28322242960_8c6505ed4f_k.jpg Nigel Howarth/Aviation Week

Surplus Shift

In the used-parts world, the smart money is on rapid shifts.

In the short-cycle world of used parts, what a difference a quarter can make.

As the 2016 calendar closed out, Rockwell Collins wasn’t seeing much upside in its Intertrade used serviceable material (USM) business. The company’s fiscal year first quarter, which ended Dec. 31, saw the business decline some—quite a contrast to its usual double-digit-growth returns. 

The near-term didn’t look much better. Rockwell Collins President and CEO Kelly Ortberg said in February that he wasn’t seeing much potential for growth in the business in 2017.

By mid-April, however, his view had changed. 

"I think I'm going to be wrong on that. I think that we are going to see a stronger Intertrade,” Ortberg told analysts during the company’s fiscal Q2 earnings call. "As I look, there are a lot more opportunities than what we saw when we entered into the year."

Speaking with MRO-Network.com on the sidelines of a recent media event, Ortberg elaborated on the shift. While there isn’t enough data to label the change a trend, he said that all of the new opportunities tempting Intertrade are in narrowbodies—both aircraft and engines.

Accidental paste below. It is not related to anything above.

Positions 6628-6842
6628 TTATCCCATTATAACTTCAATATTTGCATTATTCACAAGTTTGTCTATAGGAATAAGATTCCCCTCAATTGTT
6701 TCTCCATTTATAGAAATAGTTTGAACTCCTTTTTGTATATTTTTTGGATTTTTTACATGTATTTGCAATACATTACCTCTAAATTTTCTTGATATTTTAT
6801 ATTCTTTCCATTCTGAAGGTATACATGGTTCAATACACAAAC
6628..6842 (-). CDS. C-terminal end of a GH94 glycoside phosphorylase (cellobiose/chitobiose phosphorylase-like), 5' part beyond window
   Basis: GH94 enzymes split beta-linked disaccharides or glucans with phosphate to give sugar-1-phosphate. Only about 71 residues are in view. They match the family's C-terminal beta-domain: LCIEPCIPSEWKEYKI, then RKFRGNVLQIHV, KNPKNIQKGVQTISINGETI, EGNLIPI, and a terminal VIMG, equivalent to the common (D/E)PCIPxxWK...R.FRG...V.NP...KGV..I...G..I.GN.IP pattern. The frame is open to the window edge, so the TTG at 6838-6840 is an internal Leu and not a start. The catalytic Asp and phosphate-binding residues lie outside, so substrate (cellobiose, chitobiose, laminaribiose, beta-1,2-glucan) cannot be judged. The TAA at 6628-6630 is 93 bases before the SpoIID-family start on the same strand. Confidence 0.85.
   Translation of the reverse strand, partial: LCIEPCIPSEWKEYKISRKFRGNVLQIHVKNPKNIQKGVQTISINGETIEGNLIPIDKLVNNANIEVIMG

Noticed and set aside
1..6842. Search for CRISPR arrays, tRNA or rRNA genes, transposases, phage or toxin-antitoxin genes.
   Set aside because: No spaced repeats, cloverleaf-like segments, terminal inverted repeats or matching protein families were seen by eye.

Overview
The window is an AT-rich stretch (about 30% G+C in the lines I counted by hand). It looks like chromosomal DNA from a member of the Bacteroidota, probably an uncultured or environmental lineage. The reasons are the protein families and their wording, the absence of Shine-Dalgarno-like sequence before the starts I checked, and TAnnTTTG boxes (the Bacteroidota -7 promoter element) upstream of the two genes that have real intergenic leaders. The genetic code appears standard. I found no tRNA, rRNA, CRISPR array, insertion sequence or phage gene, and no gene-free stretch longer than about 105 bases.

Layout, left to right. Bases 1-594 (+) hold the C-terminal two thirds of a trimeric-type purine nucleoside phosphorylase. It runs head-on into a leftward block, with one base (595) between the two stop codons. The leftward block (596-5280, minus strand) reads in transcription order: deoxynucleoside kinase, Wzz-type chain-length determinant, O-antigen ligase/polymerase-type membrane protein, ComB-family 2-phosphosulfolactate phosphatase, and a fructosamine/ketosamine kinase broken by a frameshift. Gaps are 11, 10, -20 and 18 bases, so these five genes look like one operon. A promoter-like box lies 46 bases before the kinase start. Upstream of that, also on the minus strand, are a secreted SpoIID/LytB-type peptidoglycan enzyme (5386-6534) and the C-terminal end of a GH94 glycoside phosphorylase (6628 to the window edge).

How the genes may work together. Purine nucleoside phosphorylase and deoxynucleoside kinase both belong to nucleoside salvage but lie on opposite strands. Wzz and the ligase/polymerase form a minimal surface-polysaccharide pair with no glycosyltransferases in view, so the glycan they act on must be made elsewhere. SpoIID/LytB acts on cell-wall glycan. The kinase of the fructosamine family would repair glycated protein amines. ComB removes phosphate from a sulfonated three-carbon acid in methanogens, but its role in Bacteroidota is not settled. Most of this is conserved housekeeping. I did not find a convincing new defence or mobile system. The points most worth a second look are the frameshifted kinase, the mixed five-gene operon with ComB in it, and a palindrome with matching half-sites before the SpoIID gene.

"The supply and demand has to get matched,” he said. "I have a philosophy that I will not buy an aircraft and tear it down unless we have a good portion of that aircraft sold before we buy it.”

The used-parts market has its share of speculators, but Ortberg's approach means Intertrade won’t ever be among them. It also has its share of bargain-hunters, which—like Intertrade—will pounce on a sensible deal when they see one.

At the recent MRO Americas show, Southwest Airlines confirmed that it is keeping an eye on the used 737NG parts market as the next-generation MAXes begin to arrive [http://aviationweek.com/awincommercial/southwest-eying-used-737ng-parts-market-price-drops]. While the U.S. carrier is set for parts now, it could be enticed to make a large purchase for the right price, as its 737NGs aren’t going away anytime soon.

Analysts at Canaccord Genuity note that Southwest is hardly alone. 

"We believe airlines and MROs are looking to used material more frequently as this market has matured,” Canaccord said in a late April research note,  "and we believe this will continue to be a headwind for many component suppliers.”

Having Intertrade means Rockwell Collins can worry less about USM than most of its counterparts. Getting parts at the right price, however, will always be a concern.

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